I've spent many years working with and for some of the most addicted speed-freaks in the world. Some were lucky enough to afford indulging in their passion and others were dead broke. No matter what the financial circumstances, the symptoms are the same. It's a disease with no cure.
One particular case springs to mind when I think about the "There's no such thing as too much horsepower" syndrome. When I was developing twin-turbo kits for Ferraris, I had a really nice customer who loved his Testarossa, but he insisted on having as much power as possible no matter what the cost.
I created a kit that increased the horsepower to around 700 whp. It wasn't too radical, just a mellow low-boost kit that gave the Ferrari the beans to run with almost anything street legal.
A week later he was back. "I love it, but can we turn it up a little," he said. I raised the boost, remapped the Motec and on the dyno it pushed 800 hp. It was a beast to drive. It burned rubber in the first four gears and the acceleration in fifth was virtually neck-snapping. He picked up his car and left.
A few days later he was back again. "It's fantastic, but I think I want a little more," he said. I didn't want to risk terminal engine damage. We'd need to rebuild the engine using stronger parts. With 12 cylinders and rods, this wasn't a low-budget job, but he wasn't deterred. He had to have more power.
A few weeks later, I strapped the Testarossa on the dyno again. With the rebuilt engine and bigger turbochargers, we were shooting for 1,000 whp. Several hours later, after installing bigger injectors and remapping the Motec's fuel and ignition tables, the Testarossa generated 1,037 whp on high boost.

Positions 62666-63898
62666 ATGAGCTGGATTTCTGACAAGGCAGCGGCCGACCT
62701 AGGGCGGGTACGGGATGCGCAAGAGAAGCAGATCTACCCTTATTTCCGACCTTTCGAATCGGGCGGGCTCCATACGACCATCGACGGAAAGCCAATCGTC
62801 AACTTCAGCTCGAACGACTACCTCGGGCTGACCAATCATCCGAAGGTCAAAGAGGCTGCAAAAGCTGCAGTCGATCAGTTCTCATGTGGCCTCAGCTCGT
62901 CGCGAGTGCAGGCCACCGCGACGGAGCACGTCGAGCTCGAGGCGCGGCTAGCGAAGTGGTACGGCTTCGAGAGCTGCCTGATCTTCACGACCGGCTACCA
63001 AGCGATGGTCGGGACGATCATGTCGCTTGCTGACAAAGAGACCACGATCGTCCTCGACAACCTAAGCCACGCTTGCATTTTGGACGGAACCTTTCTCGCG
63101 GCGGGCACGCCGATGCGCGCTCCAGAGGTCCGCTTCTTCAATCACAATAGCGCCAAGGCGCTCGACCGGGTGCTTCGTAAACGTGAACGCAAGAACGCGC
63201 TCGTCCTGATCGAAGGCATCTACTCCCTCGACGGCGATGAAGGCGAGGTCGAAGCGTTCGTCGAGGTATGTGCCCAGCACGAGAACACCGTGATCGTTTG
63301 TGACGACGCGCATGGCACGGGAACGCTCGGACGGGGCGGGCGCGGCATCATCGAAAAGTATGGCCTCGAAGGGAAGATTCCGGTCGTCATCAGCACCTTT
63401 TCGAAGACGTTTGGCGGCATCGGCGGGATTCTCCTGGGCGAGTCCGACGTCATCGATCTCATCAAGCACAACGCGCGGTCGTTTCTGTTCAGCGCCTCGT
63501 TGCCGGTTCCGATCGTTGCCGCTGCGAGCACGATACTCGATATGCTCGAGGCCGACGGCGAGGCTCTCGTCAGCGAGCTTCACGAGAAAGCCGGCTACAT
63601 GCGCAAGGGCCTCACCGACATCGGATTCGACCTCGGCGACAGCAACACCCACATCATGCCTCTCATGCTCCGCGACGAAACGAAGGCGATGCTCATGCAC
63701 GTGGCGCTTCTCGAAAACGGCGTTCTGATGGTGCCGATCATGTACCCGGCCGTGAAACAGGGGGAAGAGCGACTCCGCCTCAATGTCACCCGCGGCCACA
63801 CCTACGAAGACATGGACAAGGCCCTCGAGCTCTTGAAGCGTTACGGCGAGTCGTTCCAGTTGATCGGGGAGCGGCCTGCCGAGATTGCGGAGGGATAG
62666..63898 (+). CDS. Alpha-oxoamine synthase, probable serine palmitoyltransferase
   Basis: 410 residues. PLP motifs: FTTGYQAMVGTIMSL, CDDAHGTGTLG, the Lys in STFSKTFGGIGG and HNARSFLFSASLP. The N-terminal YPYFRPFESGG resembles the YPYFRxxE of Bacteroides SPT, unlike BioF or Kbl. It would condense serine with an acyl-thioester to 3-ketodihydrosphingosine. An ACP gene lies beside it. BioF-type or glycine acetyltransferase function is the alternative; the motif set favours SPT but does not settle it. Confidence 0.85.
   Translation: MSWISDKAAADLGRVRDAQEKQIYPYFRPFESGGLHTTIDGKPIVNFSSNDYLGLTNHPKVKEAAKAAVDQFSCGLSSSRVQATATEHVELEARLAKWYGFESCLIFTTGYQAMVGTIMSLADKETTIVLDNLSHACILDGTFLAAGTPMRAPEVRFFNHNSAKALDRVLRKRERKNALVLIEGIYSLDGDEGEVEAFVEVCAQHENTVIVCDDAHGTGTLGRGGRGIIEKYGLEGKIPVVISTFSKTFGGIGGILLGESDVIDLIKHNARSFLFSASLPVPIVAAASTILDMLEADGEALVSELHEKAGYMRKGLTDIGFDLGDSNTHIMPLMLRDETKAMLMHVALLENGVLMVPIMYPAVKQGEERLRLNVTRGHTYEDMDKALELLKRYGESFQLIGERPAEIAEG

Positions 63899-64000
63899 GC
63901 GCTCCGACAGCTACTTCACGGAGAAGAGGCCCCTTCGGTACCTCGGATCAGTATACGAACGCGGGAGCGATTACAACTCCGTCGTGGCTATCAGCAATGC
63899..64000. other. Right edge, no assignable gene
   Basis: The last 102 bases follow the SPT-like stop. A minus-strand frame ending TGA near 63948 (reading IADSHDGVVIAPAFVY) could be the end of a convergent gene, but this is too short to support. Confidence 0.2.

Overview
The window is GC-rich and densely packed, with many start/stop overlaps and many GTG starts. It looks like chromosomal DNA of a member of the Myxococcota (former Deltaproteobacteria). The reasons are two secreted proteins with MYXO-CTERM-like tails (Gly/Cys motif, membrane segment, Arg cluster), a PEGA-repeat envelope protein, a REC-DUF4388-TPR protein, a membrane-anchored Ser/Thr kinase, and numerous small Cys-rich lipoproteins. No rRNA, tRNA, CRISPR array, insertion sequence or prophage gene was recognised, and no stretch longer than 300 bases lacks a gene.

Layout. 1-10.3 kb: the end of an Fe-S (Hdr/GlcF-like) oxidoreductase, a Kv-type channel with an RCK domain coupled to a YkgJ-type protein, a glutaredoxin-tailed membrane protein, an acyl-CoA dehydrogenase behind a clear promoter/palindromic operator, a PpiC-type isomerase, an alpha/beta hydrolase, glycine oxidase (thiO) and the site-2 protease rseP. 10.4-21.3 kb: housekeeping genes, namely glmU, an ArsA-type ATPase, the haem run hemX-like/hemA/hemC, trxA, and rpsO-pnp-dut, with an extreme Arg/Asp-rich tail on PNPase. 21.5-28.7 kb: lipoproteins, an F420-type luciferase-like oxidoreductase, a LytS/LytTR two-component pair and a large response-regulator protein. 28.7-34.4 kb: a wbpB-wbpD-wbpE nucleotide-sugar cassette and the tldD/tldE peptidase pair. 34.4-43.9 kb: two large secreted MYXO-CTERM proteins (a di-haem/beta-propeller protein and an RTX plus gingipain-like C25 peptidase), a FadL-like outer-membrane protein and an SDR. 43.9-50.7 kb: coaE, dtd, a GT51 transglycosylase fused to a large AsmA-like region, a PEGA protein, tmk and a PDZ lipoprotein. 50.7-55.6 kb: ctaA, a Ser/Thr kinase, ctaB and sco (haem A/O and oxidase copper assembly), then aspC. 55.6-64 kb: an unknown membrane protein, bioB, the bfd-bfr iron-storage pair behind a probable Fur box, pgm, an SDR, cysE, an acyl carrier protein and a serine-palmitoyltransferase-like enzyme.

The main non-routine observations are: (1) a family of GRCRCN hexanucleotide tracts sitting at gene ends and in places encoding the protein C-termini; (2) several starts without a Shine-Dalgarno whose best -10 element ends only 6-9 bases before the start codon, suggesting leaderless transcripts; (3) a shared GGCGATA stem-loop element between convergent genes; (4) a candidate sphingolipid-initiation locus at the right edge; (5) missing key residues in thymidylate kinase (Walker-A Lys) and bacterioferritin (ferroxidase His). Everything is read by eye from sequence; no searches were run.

I explained that high boost was only to be used for short periods of time in the interest of engine longevity. Even with a built engine, extended high-boost running would probably result in overheating and a blown motor. My customer, with an ear-to-ear grin on his face, drove away and I thought that surely I'd seen the last of him for a while. Famous last words.
Two days later he walked into my shop with a sheepish look on his face. "It's toast," he announced. "I was giving my new girlfriend a ride home and thought I'd impress her. I was on a deserted freeway early in the morning so I got the car into fourth and nailed the gas. The car hauled ass all the way to redline. I was pinned to my seat, wrapped up in the wailing of the exhaust and the feeling of accelerating at such a rate of knots. Then there was a big bang, a clattering sound and the car just died."
I was concerned the engine let go so easily, so I asked him what rpm he was pulling when he changed to fifth gear. He got so carried away that he forgot to change gears, redlining in fourth for about 15 miles. His girlfriend was having a nervous breakdown/panic attack as she was strapped in a screaming monster of a car with a maniac behind the wheel.
So the girlfriend was suddenly the ex-girlfriend and the Ferrari needed a complete rebuild. This time though a more sensible level of boost was chosen and my customer is still driving the Ferrari daily.
Some people have such an addiction to speed that everything else takes a backseat. They can't help it. It's a disease without a cure. Be forewarned.